SBIR Phase I: Algebra Immersion Robotics

Award Information
Agency:
National Science Foundation
Branch
n/a
Amount:
$100,000.00
Award Year:
2008
Program:
SBIR
Phase:
Phase I
Contract:
0740928
Award Id:
88342
Agency Tracking Number:
0740928
Solicitation Year:
n/a
Solicitation Topic Code:
n/a
Solicitation Number:
n/a
Small Business Information
1 Hopkins St., Montpelier, VT, 05602
Hubzone Owned:
N
Minority Owned:
N
Woman Owned:
N
Duns:
780073503
Principal Investigator:
Christopher Hancock
PhD
(802) 223-3044
ch@tertl.com
Business Contact:
Christopher Hancock
PhD
(802) 223-3044
ch@tertl.com
Research Institution:
n/a
Abstract
This Small Business Innovation Research (SBIR) Phase I project will develop ways to leverage the teaching power of educational robotics to promote the learning of central big ideas in algebra. With its strong appeal and rich intellectual content, educational robotics has an established culture and following - but one that sits outside the educational mainstream. Considered a 'technology' activity, robotics is pursued more often in after school clubs and other informal settings. While a wide variety of young people are drawn to robotics, those who stay with it tend to be strongly technologically inclined. New technologies and curriculum materials can disrupt this state of affairs by making robotics more accessible and rewarding, and by unlocking its potential to yield important and measurable learning outcomes that align with national mathematics education standards. The proposed research focuses on innovations to improve the quality of educational robotics technologies as creative tools and as hybrid physical/virtual manipulatives that make core algebra ideas transparent, interactive, and empowering. Design research methods will be used to begin to chart pathways by which context-bound competence within the robotics learning environment can transfer to success in school algebra. Educators and policymakers understand that algebra is powerful that it is a gateway to academic and career success. But most young people have yet to taste the power of algebra. A successful project outcome will lead to products that enable many thousands of young people to master fundamental algebraic concepts and turn them to their own constructive purposes, thereby experiencing algebra's creative empowerment and its connection to technology and digital media. The project outcomes will impact educational robotics by increasing its benefits and expanding its audience, gaining a stronger presence in school settings while also attracting and retaining a broader range of participants in informal settings. This work advances urgently needed alignment between technological fluency and school mathematics and science.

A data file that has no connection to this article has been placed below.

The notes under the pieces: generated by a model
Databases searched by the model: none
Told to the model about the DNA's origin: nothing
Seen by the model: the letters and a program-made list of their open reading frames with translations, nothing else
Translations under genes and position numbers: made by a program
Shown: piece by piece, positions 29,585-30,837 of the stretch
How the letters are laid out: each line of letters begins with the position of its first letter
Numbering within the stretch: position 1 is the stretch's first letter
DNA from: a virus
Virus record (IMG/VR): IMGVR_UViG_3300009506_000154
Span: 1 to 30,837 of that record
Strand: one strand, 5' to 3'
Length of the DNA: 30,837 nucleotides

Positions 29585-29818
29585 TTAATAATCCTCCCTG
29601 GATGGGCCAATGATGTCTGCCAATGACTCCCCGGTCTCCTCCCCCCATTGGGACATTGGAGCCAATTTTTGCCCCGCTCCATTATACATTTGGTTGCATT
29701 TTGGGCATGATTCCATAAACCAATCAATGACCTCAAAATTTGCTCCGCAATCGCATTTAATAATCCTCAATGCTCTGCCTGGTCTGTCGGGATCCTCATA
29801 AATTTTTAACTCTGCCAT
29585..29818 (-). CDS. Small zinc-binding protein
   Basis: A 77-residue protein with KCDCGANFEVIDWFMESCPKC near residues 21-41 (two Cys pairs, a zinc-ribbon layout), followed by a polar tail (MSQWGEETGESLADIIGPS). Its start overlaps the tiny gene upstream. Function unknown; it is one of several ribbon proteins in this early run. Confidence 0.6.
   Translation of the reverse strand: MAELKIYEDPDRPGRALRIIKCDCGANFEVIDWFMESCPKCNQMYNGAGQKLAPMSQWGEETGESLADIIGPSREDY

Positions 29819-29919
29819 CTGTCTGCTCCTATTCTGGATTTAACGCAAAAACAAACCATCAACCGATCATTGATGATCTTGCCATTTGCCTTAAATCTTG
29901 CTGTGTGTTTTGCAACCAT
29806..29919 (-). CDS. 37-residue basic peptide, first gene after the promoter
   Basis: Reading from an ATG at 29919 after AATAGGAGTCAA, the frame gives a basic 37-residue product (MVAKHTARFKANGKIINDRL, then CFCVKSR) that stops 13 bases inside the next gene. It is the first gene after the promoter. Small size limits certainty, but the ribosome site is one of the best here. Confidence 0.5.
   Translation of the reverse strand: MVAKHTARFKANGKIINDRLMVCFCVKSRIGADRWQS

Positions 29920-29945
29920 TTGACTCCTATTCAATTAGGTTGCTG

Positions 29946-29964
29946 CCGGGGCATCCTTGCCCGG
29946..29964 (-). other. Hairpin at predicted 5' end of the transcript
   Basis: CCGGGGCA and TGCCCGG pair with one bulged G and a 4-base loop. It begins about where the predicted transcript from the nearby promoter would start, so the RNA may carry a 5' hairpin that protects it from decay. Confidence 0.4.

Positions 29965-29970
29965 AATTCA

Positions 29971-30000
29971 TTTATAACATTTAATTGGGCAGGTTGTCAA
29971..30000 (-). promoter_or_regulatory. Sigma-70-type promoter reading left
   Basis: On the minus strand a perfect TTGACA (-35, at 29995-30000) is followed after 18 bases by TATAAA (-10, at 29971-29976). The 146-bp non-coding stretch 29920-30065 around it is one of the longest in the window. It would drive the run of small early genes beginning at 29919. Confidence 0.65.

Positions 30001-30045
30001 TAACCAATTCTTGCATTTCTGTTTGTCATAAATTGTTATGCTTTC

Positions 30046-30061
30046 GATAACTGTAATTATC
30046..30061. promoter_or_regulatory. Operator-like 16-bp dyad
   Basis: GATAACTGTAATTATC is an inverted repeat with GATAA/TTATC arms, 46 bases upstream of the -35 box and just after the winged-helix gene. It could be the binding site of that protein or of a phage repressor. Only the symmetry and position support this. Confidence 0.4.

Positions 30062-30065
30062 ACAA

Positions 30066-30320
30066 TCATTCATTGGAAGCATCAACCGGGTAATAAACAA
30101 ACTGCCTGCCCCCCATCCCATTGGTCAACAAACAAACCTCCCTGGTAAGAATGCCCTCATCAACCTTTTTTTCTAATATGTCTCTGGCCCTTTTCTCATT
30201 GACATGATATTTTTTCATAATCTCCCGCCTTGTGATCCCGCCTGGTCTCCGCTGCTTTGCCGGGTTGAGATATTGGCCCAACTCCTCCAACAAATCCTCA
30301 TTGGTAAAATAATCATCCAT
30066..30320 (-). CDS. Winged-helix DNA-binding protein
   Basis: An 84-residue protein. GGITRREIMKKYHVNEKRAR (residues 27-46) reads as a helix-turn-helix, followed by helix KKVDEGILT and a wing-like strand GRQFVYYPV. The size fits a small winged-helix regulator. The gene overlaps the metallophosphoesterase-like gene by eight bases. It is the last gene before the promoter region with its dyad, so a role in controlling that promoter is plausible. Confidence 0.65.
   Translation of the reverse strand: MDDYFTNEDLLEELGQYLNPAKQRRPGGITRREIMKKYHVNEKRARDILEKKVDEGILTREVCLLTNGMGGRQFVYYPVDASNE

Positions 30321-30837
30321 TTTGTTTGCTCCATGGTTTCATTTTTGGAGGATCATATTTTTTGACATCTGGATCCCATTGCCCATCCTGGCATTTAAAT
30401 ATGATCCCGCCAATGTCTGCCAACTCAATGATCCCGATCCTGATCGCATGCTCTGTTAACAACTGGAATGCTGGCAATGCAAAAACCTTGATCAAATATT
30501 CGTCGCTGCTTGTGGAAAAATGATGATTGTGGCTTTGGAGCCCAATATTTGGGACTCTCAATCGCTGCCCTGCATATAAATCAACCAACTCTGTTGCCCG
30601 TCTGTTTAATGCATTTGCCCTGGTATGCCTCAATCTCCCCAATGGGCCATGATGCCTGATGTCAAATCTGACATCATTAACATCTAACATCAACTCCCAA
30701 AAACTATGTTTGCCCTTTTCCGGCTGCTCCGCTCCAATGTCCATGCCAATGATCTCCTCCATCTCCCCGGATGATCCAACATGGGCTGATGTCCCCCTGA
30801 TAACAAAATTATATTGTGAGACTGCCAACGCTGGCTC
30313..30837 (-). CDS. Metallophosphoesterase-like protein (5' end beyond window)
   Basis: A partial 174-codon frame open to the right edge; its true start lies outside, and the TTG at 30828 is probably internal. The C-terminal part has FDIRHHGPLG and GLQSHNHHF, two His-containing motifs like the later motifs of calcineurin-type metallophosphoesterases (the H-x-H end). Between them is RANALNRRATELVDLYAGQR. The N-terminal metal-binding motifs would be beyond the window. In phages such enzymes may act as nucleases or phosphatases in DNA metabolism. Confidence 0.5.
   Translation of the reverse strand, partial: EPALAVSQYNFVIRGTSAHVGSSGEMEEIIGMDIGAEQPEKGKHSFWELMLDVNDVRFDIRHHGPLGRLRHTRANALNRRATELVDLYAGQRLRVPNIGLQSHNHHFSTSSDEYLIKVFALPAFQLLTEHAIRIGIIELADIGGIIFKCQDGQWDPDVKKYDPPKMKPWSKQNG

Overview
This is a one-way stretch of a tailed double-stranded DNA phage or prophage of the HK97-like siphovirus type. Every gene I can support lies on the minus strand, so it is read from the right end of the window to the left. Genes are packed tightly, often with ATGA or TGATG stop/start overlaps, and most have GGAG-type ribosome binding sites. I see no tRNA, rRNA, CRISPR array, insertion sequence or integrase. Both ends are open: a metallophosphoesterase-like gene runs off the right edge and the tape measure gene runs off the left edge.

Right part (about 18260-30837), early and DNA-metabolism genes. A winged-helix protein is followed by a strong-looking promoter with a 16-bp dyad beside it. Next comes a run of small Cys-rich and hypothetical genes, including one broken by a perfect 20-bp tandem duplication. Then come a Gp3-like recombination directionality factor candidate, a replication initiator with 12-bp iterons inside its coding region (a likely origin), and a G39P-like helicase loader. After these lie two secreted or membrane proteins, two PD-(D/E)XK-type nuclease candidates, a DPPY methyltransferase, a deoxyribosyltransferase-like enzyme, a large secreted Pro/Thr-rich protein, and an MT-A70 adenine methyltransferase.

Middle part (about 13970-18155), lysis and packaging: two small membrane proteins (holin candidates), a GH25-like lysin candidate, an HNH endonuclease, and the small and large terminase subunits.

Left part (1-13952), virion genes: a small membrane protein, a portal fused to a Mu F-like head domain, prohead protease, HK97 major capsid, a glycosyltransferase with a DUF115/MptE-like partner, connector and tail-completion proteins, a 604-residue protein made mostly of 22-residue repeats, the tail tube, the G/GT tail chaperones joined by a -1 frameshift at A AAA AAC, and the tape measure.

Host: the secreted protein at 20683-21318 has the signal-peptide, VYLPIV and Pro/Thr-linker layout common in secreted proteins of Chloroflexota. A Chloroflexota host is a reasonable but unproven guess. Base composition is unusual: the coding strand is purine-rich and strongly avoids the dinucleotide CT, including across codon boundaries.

* information listed above is at the time of submission.

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